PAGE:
The Supreme Court will hear oral arguments on Tuesday in a case that could both save the rich billions of dollars and hamper President Joe Biden and Democrat from imposing certain types of wealth taxes in the future.
The case, Moore vs the United States, could have sweeping ramifications for the existing tax code, potentially overturning multiple provisions that largely hit well-off Americans and costing the federal government hundreds of billions of dollars in revenue.
The case centers on a measure in the Tax Cuts and Jobs Act, which Republicans in Congress passed in 2017. It created a one-time transition tax levied on shareholders on undistributed profits accrued between 1986 and the end of 2017 by certain foreign corporations that are majority owned by Americans. The provision is expected to raise $340 billion over a decade.
Charles and Kathleen Moore, who were investors in an India-based company, were hit with a $15,000 tax bill because of the provision, though they say that the business reinvested its earnings and never distributed any amount to them.
The couple contends that the transition tax violates the 16th Amendment, which grants Congress the power to levy taxes on income, because they never received any of the company’s profits. Both a federal district court and the 9th US Circuit Court of Appeals rejected their arguments.
Several conservative organizations have filed amicus briefs that take a more sweeping view, claiming that the amendment generally requires income to be realized for it to be taxed. Also, some warn that the 9th Circuit’s decision could enable a federal taxation of wealth.
The Justice Department argues that the transition tax is constitutional, saying the 16th Amendment does not restrict Congress to taxing only realized gains.
While the justices could limit their decision to the transition tax, any ruling in favor of the Moores could inject a lot of uncertainty into the nation’s current tax code and spawn more lawsuits that seek to take down other provisions that impose levies on unrealized or undistributed income. These measures are often aimed at curbing tax avoidance.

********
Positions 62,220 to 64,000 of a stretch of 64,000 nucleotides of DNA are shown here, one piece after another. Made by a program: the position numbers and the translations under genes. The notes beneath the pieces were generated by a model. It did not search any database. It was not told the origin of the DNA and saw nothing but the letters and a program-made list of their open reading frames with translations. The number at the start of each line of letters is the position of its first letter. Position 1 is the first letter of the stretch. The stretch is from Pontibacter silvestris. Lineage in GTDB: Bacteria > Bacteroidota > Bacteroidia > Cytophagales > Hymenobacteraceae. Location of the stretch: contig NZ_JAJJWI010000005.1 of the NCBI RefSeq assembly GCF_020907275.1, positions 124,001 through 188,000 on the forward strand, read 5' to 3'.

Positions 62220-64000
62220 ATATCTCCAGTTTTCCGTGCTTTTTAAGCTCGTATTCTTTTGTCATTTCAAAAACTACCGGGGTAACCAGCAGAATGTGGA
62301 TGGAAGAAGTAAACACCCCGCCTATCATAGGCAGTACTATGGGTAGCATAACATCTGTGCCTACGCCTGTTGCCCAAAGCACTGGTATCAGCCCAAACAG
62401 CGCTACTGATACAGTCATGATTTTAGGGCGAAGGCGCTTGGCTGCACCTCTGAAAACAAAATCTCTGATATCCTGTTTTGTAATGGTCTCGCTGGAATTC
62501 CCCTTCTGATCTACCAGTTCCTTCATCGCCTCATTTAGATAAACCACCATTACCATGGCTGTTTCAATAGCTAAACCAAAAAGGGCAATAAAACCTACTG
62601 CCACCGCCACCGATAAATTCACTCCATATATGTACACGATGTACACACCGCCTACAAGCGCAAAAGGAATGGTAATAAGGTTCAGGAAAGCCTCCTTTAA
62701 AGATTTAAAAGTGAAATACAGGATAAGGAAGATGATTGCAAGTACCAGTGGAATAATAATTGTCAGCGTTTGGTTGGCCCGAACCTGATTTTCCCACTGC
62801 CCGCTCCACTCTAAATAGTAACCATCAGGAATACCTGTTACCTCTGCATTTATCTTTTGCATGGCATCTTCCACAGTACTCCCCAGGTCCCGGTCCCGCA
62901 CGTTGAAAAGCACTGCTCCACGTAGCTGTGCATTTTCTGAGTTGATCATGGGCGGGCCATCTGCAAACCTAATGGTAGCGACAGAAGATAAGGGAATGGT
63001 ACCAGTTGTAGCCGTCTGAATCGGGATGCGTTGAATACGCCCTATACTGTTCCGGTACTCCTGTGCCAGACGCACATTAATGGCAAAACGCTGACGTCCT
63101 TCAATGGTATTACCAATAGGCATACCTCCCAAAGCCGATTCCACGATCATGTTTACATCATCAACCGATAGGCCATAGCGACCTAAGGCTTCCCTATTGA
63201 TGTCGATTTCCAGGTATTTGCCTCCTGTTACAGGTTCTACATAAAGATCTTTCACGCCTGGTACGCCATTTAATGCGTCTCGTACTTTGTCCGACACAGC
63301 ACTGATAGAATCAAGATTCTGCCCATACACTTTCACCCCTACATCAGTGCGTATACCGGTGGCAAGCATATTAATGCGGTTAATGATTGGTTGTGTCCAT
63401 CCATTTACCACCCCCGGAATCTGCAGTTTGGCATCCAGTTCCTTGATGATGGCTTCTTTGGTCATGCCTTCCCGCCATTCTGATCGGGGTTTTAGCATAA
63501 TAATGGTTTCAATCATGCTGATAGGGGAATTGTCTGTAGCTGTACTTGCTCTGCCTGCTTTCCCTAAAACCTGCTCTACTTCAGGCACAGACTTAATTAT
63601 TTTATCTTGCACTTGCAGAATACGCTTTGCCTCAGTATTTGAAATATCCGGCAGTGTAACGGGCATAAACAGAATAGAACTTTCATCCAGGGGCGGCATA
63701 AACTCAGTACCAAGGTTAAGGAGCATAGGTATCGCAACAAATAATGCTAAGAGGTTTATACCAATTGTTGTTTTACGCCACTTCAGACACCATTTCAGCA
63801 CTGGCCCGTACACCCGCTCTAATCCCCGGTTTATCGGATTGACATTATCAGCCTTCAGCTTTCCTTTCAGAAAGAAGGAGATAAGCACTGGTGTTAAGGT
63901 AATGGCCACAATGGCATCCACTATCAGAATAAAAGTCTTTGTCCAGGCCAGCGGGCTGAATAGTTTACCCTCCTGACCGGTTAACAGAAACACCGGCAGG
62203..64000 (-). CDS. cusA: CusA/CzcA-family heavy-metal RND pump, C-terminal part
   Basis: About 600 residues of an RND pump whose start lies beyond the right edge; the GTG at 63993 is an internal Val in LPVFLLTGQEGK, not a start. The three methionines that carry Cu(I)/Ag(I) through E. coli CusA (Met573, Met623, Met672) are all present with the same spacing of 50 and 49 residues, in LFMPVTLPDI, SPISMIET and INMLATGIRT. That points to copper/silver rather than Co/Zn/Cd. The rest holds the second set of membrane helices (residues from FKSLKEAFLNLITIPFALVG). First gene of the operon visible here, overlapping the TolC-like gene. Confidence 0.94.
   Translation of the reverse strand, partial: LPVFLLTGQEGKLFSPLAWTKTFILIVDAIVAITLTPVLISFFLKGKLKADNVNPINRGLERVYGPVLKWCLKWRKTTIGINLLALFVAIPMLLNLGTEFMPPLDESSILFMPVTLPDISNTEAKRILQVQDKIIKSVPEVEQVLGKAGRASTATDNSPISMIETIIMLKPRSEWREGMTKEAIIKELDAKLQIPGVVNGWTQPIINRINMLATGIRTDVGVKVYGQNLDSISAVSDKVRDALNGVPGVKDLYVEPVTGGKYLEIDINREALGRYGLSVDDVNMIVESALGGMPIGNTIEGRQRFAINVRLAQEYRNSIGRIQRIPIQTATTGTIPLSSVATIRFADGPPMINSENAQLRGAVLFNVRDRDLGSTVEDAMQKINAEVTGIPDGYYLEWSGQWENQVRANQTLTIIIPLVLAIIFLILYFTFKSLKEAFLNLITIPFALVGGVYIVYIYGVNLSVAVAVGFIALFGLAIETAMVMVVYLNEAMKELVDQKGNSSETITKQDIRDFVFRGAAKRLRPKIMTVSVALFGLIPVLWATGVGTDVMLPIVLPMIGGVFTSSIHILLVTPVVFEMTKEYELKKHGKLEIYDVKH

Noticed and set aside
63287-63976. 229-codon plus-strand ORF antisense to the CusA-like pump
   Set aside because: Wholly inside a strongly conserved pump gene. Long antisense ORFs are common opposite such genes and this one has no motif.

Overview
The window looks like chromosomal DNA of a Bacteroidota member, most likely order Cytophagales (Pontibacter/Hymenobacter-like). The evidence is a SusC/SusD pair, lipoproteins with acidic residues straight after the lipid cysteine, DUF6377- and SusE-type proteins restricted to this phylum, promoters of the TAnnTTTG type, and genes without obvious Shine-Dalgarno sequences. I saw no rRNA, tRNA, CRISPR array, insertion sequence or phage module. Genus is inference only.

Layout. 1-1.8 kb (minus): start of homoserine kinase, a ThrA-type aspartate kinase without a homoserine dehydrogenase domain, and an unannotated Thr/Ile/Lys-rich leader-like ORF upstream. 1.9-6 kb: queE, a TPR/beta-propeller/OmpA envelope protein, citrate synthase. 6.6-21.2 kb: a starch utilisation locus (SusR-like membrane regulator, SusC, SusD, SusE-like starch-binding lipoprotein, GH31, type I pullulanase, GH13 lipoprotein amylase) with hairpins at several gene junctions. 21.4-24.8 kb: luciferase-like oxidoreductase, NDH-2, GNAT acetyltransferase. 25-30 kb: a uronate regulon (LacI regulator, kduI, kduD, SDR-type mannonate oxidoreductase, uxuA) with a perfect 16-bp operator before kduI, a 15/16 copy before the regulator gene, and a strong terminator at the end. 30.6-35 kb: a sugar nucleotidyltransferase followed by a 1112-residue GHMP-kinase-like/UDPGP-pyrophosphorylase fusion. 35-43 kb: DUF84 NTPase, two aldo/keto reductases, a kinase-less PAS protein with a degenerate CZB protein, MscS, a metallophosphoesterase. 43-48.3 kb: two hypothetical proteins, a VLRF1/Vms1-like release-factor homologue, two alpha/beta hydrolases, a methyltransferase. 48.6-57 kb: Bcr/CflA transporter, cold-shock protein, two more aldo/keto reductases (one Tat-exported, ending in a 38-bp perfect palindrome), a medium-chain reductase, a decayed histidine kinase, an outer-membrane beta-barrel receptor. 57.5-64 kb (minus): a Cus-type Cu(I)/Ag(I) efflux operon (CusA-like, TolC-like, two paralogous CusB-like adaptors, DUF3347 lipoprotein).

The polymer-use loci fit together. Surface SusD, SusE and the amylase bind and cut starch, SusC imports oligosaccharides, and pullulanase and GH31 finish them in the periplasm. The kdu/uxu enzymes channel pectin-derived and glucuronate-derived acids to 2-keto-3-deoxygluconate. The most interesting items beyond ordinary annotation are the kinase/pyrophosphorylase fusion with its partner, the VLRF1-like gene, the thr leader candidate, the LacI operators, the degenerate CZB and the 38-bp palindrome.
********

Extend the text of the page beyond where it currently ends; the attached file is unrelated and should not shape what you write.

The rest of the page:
Efforts to tax the wealthy
Certain Democrats, including Biden and Sens. Elizabeth Warren and Ron Wyden, and Vermont Independent Sen. Bernie Sanders, have floated levying new taxes on the wealthy to fund their spending plans, many of which are aimed at helping lower-income and middle class Americans.
Some proposals seek to tax annual increases in the value of unsold assets, also known as unrealized capital gains. Currently, this growth is typically only taxed at time of sale.
Other measures would establish a tax on the net worth of the uber-wealthy.
Biden has pushed for a “Billionaire Minimum Income Tax,” which would require those worth over $100 million – the richest 0.01% of American households – to pay a tax rate of at least 25%. It would levy the tax on the wealthy’s “full income,” including unrealized gains.
Similarly, in an effort to pay for the Democrats’ massive spending package in 2021, Wyden floated a short-lived “Billionaires Income Tax” proposal to tax the wealthiest Americans on the gain in value of certain assets every year. It would have only hit those with more than $1 billion in assets or with reported income of more than $100 million for three consecutive years. Wyden framed it as an income tax, hoping to sidestep legal challenges that could arise from attempting to tax unrealized gains.